Even after a mob of President Trump’s supporters stormed the US Capitol, forcing the evacuation of lawmakers and creating a melée in which one person was fatally shot, the president continued to insist that the election he lost was stolen.
“We had an election that was stolen from us,” the president said in a video message on his Twitter account. “It was a landslide election and everybody knows it, especially the other side, but you have to go home now. We have to have peace. We have to have law and order.”
He concluded: “We love you. You’re very special. … But go home and go home in peace.”
The chaos began at a Wednesday rally calling on Congress to overturn the results of the 2020 presidential election. President Trump himself spoke; afterward, rallygoers stormed the Capitol building — overwhelming the Capitol Police and entering the building itself.
According to reporters and photos and video from the scene, officers drew their guns on rioters while members of Congress hid under their seats. One woman died after being shot, according to DC police. Three others are said to have died at or near the Capitol Wednesday.
At least two explosive devices were found in the area and disabled by investigators, CNN reported, citing unnamed law enforcement sources. Fox News reported that devices were found near the DNC and the RNC headquarters.
The woman who was fatally shot has been identified as Ashli Babbitt, an Air Force veteran from San Diego, California.
DC police said in a press conference late Wednesday night that three other people had died from “medical emergencies,” though they didn’t provide additional details.
Members of Congress were evacuated and kept at an undisclosed location, where they were told at around 5:30 pm ET that the Capitol had finally been secured. Congress finished the certification of the presidential electoral votes later that evening.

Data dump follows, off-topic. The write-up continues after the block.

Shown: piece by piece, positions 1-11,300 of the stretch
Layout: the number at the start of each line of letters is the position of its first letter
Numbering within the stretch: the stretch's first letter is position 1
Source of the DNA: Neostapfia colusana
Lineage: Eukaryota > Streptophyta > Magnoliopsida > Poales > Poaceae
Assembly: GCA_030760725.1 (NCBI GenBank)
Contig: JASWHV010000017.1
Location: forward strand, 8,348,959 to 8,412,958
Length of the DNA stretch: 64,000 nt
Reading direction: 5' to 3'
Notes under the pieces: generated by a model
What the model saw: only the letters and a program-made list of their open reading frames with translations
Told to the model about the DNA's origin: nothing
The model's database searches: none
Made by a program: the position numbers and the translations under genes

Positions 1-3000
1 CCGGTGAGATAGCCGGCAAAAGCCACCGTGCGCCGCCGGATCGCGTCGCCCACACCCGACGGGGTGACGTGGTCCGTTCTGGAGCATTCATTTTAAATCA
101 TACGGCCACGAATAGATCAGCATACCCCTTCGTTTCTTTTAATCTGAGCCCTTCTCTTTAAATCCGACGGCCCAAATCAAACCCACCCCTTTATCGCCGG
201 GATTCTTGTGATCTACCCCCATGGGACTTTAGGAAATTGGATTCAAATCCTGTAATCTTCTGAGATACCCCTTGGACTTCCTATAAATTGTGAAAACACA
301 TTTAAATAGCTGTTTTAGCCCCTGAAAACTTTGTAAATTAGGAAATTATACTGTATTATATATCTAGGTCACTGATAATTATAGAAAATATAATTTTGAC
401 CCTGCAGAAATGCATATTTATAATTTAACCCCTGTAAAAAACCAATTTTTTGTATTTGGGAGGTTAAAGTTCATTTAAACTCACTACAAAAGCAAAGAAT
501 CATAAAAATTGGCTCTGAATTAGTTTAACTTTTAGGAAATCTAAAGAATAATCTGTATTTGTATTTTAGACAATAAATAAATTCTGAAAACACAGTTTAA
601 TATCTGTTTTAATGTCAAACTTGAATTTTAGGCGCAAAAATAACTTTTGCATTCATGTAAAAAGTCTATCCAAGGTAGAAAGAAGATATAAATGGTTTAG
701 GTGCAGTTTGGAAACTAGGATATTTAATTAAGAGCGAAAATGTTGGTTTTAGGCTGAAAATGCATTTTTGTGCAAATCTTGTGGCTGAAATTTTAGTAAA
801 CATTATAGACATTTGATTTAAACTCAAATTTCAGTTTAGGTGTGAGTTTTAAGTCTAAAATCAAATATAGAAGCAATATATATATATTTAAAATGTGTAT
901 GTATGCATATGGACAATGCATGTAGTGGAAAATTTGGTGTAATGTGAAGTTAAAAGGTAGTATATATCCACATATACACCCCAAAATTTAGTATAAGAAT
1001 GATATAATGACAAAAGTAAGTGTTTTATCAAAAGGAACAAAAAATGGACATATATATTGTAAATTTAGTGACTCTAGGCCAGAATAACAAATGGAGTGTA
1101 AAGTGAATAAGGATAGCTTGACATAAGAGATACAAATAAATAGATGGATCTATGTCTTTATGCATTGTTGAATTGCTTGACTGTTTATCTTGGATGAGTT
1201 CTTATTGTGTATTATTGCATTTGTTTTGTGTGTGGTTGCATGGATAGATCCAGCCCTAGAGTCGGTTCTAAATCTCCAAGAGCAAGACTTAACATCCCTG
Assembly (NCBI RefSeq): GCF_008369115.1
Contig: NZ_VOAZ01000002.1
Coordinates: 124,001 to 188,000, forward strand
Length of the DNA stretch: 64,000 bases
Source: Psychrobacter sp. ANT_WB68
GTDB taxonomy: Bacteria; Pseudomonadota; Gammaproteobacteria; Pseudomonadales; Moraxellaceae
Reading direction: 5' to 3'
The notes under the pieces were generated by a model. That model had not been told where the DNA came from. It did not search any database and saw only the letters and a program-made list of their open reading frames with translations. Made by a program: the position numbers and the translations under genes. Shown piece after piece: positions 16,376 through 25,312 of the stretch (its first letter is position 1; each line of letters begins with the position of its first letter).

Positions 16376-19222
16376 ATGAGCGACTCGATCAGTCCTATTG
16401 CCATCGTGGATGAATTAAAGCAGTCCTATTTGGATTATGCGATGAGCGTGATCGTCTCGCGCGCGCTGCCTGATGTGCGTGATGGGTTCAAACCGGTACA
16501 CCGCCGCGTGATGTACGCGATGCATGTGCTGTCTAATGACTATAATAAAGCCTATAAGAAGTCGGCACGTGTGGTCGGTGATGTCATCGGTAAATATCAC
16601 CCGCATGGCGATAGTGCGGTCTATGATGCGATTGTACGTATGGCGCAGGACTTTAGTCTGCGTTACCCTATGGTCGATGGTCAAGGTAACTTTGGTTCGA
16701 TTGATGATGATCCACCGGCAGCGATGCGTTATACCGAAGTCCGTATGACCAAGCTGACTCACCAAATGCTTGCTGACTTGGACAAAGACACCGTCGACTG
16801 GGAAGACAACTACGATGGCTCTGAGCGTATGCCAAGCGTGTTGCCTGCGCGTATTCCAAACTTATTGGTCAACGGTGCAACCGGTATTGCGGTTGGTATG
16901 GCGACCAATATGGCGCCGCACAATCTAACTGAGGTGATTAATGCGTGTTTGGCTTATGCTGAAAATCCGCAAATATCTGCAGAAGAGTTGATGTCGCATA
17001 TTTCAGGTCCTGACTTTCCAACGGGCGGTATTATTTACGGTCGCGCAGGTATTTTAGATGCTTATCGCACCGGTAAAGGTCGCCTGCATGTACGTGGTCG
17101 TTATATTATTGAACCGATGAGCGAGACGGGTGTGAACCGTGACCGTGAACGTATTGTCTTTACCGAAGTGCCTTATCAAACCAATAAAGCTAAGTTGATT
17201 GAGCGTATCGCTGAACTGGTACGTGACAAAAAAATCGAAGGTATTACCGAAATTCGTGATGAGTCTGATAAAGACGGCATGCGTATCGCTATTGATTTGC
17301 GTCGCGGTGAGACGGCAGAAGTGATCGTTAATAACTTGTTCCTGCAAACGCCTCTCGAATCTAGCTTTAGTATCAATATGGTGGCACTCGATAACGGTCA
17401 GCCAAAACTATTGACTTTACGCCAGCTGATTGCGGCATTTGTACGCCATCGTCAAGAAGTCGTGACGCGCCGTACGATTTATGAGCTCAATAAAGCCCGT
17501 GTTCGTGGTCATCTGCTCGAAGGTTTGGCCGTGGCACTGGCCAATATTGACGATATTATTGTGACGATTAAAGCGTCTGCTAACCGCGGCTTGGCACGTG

Police recovered two pipe bombs — one at the headquarters of the Democratic National Committee and one at the Republican National Committee headquarters, both of which are located close to the Capitol building — as well as Molotov cocktails on the Capitol grounds and numerous firearms, DC police announced late Wednesday.
Though some have labeled this a “coup” attempt, the mob did not topple the US government and did not appear to be trying to do so in any permanent way. It did, however, succeed in one of its aims: temporarily disrupting the congressional certification of the 2020 election results, preventing President-elect Joe Biden from completing one of the final steps toward becoming president.
"Protesters are in the building" -- the Senate is abrupt brought into recess pic.twitter.com/33m8Sht4Sm— Aaron Rupar (@atrupar) January 6, 2021
These dramatic events are still ongoing. While it appears that things in the Capitol have stabilized for now, it’s still possible that they once again collapse into chaos. What follows is a rundown of what we know about what happened earlier — and what’s happening right now.
How the chaos began
Thousands of Trump supporters gathered in Washington, DC, for what Trump dubbed a “Save America Rally,” a two-day protest meant to demonstrate support for the disproven conspiracy theory that widespread fraud marred the 2020 presidential election — and that Trump, rather than Biden, is the rightful winner of that contest.